By Sarah Hake
The informal economy has been a contested topic at the ILO, and has recently been at the forefront of many initiatives which have the goal of achieving decent work for all men and women. The problems faced by workers within the informal economy often stem from their lack of rights. There is a strong gender inequality within this economy, which provides the ILO with an even more distinct battle in gaining decent work for women within this area. The ILO now plans to tackle the informal workplace though formalisation of this economy.
In 2002, the constituents of the ILO shared a consensus on the immediate need to address the informal economy and working together in order to promote decent work within this economy. The informal economy can be detrimental for those who work within it. The ILO (2013) recognised that informal economy workers are ‘often not recognised, registered or counted in national statistics… and may be outside the reach of social protection, labour legislation and protective measures at the workplace’. Because of this, the informal economy is typically associated with unsafe conditions, little rights for those who work within it, long working hours with very low pay (although not everyone in the informal economy is in poverty), and very strong gender segmentation, where women and youth are most likely to suffer marginalisation. The informal economy is also characterised by the difficulty in gaining a true statistical picture of its extent. This is because, as discussed earlier, there are many workers within the informal economy who can work undetected. There are many drivers for the informal economy; issues such as poverty, flexibility as a result of globalisation, changing production structures, economic restructuring and others are all important in the development and growth of the informal economy. Therefore, the informal economy is a substantial issue for the ILO in their work to find decent work for all, and has regularly been commented on as an issue that ‘is a very broad, challenging and long term task that goes beyond a single biennium’ (ILO 2017).
Decent work for all has been a key element behind the ILO’s work within both the formal and informal economy, and certainly the end goal of decent and productive work for both men and women is not limited to the formal economy. In the 2013 publication ‘The Informal Economy and Decent Work’, the ILO discuss informality and the four decent work pillars, which are employment, social protection, social dialogue and rights. These are aspects which must all be looked at in order to promote decent work for those in the informal economy and enable their transition from the informal to the formal economy.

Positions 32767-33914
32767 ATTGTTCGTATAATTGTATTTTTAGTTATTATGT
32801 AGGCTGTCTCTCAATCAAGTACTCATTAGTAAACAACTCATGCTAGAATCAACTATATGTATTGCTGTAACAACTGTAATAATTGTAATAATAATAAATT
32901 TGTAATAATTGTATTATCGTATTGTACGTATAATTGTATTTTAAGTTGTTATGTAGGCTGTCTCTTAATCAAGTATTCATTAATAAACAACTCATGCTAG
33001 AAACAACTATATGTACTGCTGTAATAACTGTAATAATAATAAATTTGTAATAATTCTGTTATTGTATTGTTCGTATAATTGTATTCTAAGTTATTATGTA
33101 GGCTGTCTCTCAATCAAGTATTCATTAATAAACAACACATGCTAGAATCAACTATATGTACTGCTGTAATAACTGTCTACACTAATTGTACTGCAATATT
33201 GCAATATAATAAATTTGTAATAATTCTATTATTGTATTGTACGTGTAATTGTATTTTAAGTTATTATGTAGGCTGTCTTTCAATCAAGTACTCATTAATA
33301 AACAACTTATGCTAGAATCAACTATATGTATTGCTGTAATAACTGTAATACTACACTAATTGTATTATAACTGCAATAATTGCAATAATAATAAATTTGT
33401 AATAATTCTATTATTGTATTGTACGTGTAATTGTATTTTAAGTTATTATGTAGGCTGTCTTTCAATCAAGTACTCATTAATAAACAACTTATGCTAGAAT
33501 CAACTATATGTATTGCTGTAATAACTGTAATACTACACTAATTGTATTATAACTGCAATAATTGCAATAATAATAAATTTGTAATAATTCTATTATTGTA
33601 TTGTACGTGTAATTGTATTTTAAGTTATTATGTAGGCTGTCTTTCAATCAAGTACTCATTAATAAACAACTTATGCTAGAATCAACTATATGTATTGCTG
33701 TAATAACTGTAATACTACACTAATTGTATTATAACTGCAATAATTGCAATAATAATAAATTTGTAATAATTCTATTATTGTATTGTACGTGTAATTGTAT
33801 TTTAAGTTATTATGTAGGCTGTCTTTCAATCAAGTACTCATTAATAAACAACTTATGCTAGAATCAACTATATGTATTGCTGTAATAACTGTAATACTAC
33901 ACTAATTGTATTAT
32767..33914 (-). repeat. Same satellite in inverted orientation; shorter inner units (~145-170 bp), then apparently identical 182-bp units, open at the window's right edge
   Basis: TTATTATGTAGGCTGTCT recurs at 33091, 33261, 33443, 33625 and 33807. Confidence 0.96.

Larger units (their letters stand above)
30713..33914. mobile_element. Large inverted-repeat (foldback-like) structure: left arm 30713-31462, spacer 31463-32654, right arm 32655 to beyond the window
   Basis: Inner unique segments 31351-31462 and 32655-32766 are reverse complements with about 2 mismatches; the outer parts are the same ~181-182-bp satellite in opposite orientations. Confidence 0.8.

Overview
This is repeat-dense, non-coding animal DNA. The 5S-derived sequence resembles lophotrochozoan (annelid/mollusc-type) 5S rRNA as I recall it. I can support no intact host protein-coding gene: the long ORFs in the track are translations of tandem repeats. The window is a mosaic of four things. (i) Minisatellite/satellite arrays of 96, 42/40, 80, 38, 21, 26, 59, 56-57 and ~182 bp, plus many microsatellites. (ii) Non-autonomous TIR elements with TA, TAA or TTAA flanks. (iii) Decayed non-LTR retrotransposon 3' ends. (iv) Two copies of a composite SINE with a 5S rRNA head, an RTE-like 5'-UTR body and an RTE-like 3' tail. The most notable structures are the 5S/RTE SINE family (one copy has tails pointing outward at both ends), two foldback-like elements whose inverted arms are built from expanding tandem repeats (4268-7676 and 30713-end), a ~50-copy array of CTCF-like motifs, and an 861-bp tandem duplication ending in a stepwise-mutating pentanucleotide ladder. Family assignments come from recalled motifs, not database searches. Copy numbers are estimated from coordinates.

In 2015, the ILO published Recommendation 204, which provided three objectives to member states in relation to the informal economy, and was the instrument from the ILO to specifically address the informal economy. These objectives are:
- To facilitate the transition of workers and economic units from the informal to the formal economy, while respecting workers’ fundamental rights and ensuring opportunities for income security, livelihoods and entrepreneurship
- Promote the creation, preservation and sustainability of enterprises and decent jobs in the formal economy and the coherence of macroeconomic, employment, social protection and other social policies
- Prevent the informalisation of formal economy jobs
The specific nature of the Recommendation meant that it was labelled as ‘historic’ (ILO 2015), as it ‘points to the desired direction of many countries in making the transition to formality’. The guidance of the document gave many countries the knowledge of how to begin the transition from the informal to formal economy, and it can be seen that this certainly has helped conditions in various countries. For example, the ILO (2015) reported on the Self Employed Women’s Association in India. This organisation, aimed at providing services to women in India, has been successful in organising, incentivising and empowering women in the informal economy, and thus transitioning to a more formal economy. Services would include training, assistance in establishing cooperatives and others. The organisation has also inspired others in other countries, showing, not only its success, but the need for other initiatives like this in other societies. Moving forward from Recommendation 204, November 2015 saw the adoption of a strategy for the 2016-2021 period, aimed at formalising the informal economy, which was based on four interrelated components: